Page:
After a summer that was somewhat bleak in terms of produce in many parts of the country, this fall seems to be making up for it with loads of bountiful, satisfying, and delicious produce. If you have the opportunity to take advantage of the surplus of produce and stock up, now is the perfect time to gather in the harvest and transform fresh into a variety of options that will last you well into the winter, providing you with that extra vegetable side dish for a winter dinner or that tantalizing taste of sweetness for an after dinner dessert. If you aren’t sure how to start or what your options even are, here are some of the top methods for preserving and why you might want to choose one over another (in order of easiest to most difficult!).
If you aren’t interested in canning, then I highly suggest you consider going with freezing, it’s about the easiest thing you can possibly do to preserve your produce. The only downside is that as water expands when frozen, the cell walls in fruits and vegetables will typically break during the freezing process, hence leading to a soft or potentially “mushy” texture upon thawing. Also, you’ll want to keep in mind that though freezing does halt the growth of bacteria, mold or yeast once frozen, as soon as the food is thawed out, these will begin to grow again.
Fortunately there’s really no expert knowledge needed when freezing! It’s less involved than canning but allows you to prepare much of the same types of foods (sauces, jams, fillings, etc.).
When freezing whole fruit as is, you can cut it up into any shapes and sizes you like. Often fruits are frozen in a water/lemon juice mixture to eliminate the usual “darkening” that occurs when cut. Adding sugar to the fruit before freezing can also help to intensify taste and keep color vibrant. Both are optional.
When freezing vegetables, all you will need to do is quickly blanch (submerge in boiling water) your vegetable of choice. Blanching will kill any enzymes that would age with your vegetables and keep them tasting fresher longer. You can easily find online charts that will tell you the proper blanching times for each vegetable type. For a comprehensive chart, see the Iowa State University freezing guide.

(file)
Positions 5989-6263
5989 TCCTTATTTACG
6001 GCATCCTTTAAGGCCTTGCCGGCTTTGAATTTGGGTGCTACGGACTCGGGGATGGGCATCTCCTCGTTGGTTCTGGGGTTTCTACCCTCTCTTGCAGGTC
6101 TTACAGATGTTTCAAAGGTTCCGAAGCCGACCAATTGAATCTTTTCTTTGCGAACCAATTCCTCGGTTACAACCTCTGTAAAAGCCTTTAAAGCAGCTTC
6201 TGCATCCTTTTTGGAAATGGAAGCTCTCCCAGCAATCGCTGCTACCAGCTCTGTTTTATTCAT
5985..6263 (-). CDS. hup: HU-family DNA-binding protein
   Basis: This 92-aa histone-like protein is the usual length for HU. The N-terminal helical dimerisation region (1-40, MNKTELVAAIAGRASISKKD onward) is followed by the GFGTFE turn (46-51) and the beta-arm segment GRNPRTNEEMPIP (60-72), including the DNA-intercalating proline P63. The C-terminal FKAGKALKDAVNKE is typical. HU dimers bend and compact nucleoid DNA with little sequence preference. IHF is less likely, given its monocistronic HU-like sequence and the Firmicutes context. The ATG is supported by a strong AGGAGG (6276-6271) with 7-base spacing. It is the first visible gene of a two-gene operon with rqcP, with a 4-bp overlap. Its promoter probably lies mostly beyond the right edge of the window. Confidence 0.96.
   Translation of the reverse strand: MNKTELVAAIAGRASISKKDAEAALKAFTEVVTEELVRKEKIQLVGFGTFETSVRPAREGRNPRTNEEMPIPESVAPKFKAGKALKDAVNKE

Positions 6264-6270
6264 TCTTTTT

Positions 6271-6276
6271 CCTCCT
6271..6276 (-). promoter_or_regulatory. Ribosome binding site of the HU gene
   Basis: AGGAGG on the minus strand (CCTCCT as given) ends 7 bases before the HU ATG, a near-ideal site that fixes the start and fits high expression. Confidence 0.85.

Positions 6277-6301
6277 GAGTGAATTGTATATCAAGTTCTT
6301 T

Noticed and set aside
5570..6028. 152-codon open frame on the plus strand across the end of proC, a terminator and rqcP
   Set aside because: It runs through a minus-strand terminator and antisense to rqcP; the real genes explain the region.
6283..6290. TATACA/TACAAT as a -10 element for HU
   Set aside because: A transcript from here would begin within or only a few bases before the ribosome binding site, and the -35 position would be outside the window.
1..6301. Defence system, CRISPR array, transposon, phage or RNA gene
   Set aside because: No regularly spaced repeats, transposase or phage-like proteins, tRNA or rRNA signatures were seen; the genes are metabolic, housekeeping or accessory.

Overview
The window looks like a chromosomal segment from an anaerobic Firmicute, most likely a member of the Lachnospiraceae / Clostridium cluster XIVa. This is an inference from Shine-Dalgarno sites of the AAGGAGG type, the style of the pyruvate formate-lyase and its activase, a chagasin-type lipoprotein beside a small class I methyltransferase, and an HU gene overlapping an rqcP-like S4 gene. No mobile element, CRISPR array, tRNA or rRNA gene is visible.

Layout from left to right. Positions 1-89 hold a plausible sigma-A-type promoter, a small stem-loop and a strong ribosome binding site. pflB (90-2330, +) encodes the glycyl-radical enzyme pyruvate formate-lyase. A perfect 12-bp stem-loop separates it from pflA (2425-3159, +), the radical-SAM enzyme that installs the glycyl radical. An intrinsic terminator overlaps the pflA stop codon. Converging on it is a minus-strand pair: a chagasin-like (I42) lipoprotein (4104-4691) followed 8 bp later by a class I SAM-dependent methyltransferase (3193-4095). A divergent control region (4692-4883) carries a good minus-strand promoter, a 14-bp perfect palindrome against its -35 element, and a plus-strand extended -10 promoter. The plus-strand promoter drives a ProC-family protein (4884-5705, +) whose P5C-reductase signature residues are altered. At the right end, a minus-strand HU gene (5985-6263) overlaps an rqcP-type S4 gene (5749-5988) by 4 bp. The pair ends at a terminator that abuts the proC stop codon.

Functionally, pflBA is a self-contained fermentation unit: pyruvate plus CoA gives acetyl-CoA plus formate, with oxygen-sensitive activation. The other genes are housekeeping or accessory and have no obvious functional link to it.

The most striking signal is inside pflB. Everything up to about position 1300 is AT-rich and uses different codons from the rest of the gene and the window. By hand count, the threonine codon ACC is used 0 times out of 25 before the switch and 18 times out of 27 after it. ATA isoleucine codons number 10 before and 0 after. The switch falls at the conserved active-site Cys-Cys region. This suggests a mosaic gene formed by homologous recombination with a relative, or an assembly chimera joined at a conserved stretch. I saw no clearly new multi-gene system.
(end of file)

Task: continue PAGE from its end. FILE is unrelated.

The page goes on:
Dehydrating is probably nearly tied with freezing in terms of how easy it is, although it will take slightly more of your attention in the beginning as you monitor the drying. And, depending upon your method, you may need to invest time in turning the produce from one side to the next.
Dehydrating is an extremely green version of preserving foods because it doesn’t require keeping a freezer running, nor using any power to accomplish the drying if you’re using the sun’s natural energy. You can slice and dry whole pieces of both fruits and vegetables like sun-dried tomatoes or dried apple slices and you can make more involved snack types of foods like fruit “leather,” and pumpkin seeds. Drying vegetables like corn and peas will make for delicious and fat easy-to-throw-together soups mid-winter!
And of course, if you don’t have the space or time for sun drying, you can also use your oven or a standard commercial dehydrator.
When it comes to canning, your options are nearly endless. You can obviously can fruits and vegetables plain, in their natural state. But you can also get creative and stash away a pantry full of delicious things like homemade berry pie filling, jams, jellies and enticing applesauce. Depending upon where you live, the smartest, greenest method to look at canning is to use whatever is growing locally in abundance and can that. Stock up and have fun with making as many varieties as you can with the produce that’s near to you. If you’re surrounded by cherries, then your options might look like canning cherries whole, making cherry syrup, cherry jelly and cherry pie filling. But, if you’re loaded in green beans, then you’ll get to go a whole new direction and could do things like canning zesty garlic green beans or a three bean salad option
Whatever method you choose, remember that local and organic for starters is always best. Canning mangoes shipped in from another country would more or less defeat your goal of going green because of the carbon impact connected to that journey they took. But if you can get yourself through the winter with your cravings for fruits and vegetables quenched with locally preserved goods and escape the pressure to buy produce that’s not in season nor local, you will increase your green standards greatly. Plus, it can be great fun. There’s nothing quite like a jamming party with your best friends!
Freelancer Jocelyn grew up with a mom who inspired her to preserve and go green every fall. Now, when not writing green food related pieces, you’ll find her writing about greening up energy use with a small house heater instead of a central heating system.